PARTNERSHIP OR LLP – WHAT’S THE DIFFERENCE?
General Partnerships are subject to much less regulations than LLPs. Two or more people can run a business together and share in its profits and costs, according to their partnership agreement. They are each taxed on their share of the profits as personal income. However, they each have unlimited liability for the partnership’s debts and obligations, including those of any partners who have since left the business.
An LLP (Limited Liability Partnership) is a separate legal entity registered at Companies House and does exactly what it says: protects the individuals in the partnership from its debts and obligations. A possible exception to this is if an individual personally guarantees a debt or liability, to a bank or supplier. The LLP operates according to its registered LLP agreement, but the tax treatment is, in most cases, the same as a straightforward partnership: each individual’s share of the profits is taxed as personal income.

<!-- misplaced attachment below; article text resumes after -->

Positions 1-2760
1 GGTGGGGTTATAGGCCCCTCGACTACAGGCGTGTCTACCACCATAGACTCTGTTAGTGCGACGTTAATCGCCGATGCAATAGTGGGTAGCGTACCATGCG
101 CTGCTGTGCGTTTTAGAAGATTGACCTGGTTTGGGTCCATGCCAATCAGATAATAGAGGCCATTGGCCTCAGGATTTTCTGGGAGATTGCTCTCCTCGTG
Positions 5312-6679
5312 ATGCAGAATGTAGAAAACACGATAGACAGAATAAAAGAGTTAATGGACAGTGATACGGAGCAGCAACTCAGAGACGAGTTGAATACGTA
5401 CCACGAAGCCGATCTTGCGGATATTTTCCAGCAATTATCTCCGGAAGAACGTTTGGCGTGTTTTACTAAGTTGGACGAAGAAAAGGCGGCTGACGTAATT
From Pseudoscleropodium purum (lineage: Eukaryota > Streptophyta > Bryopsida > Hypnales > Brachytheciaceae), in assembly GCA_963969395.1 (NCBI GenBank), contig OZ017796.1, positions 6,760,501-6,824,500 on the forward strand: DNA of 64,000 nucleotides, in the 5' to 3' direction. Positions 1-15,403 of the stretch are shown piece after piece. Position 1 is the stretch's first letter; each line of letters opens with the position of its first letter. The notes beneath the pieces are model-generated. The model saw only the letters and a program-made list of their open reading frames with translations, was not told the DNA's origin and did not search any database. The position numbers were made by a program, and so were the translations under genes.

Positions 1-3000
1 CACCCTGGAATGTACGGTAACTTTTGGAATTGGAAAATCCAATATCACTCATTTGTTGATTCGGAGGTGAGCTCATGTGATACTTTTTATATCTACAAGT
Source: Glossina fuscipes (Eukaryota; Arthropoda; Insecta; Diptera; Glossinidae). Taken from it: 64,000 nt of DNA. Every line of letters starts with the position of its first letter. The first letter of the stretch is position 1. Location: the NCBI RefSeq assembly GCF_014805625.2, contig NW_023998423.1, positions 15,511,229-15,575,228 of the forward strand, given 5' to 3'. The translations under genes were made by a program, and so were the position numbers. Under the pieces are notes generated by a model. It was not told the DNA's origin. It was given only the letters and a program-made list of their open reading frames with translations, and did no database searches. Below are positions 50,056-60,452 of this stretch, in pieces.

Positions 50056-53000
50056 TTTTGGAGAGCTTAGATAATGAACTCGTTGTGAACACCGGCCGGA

There are other partnership options including a Limited Partnership and Scottish Limited Partnership and we can explain the benefits of these and which vehicle is most suited to your circumstances.